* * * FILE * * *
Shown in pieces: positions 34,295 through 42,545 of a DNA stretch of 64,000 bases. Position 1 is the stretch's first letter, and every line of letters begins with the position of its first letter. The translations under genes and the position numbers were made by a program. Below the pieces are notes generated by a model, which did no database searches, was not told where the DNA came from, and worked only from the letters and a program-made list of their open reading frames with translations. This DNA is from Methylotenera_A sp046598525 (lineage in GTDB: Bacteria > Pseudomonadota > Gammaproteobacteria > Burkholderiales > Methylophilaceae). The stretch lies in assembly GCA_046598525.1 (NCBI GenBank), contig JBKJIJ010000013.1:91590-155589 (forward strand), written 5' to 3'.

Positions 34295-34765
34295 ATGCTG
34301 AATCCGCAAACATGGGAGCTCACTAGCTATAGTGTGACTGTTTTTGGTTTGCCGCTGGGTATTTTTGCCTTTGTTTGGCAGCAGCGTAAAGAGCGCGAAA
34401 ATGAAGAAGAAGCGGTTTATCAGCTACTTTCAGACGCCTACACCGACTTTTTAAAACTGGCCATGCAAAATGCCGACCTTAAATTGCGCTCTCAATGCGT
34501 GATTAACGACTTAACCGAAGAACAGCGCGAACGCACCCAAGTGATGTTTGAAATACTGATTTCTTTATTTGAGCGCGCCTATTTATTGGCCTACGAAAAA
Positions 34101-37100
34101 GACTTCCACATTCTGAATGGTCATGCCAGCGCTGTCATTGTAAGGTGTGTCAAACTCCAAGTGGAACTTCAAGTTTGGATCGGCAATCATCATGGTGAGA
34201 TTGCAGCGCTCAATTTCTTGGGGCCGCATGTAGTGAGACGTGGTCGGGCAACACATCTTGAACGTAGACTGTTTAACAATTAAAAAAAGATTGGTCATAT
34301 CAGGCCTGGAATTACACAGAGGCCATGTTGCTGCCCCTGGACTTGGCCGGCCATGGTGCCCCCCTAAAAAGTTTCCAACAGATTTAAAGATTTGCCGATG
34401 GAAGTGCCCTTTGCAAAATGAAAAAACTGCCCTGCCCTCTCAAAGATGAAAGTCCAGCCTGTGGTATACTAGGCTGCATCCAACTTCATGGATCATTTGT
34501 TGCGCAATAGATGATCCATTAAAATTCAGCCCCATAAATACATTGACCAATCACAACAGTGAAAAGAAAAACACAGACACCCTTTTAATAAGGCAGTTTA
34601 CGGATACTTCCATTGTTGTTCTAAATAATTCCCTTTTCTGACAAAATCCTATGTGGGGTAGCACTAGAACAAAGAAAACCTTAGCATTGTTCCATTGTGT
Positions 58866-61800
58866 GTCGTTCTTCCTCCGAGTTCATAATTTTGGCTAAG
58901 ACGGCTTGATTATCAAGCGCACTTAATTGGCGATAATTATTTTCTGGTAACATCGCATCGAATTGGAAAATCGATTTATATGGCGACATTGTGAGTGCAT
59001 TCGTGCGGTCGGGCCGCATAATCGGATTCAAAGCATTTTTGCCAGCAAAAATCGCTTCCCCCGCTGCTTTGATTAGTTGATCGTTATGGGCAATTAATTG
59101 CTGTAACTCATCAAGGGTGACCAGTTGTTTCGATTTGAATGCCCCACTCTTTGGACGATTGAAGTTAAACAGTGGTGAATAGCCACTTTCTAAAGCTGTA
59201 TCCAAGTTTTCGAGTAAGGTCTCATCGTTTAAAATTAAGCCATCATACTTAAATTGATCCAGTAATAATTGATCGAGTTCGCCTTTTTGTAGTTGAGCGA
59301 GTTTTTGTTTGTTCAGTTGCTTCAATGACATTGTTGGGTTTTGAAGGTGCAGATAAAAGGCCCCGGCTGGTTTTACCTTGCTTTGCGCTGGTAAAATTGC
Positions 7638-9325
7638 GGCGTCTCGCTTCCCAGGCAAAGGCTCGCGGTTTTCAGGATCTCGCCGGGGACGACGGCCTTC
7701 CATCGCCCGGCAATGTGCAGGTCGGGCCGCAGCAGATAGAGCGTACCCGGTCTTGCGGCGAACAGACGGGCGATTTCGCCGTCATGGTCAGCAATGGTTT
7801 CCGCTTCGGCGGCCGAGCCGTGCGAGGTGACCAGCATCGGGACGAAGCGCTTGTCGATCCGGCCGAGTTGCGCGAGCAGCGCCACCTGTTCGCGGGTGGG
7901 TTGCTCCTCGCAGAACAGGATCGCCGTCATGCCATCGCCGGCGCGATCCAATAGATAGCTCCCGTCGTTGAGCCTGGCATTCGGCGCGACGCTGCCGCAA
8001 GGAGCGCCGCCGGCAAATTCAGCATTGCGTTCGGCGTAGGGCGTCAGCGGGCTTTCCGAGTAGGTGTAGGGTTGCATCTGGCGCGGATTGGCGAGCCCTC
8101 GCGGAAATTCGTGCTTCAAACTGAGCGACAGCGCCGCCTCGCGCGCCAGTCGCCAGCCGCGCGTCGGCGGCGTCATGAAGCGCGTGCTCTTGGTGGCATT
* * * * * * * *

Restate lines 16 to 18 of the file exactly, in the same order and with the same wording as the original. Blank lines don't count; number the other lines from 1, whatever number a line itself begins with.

58901 ACGGCTTGATTATCAAGCGCACTTAATTGGCGATAATTATTTTCTGGTAACATCGCATCGAATTGGAAAATCGATTTATATGGCGACATTGTGAGTGCAT
59001 TCGTGCGGTCGGGCCGCATAATCGGATTCAAAGCATTTTTGCCAGCAAAAATCGCTTCCCCCGCTGCTTTGATTAGTTGATCGTTATGGGCAATTAATTG
59101 CTGTAACTCATCAAGGGTGACCAGTTGTTTCGATTTGAATGCCCCACTCTTTGGACGATTGAAGTTAAACAGTGGTGAATAGCCACTTTCTAAAGCTGTA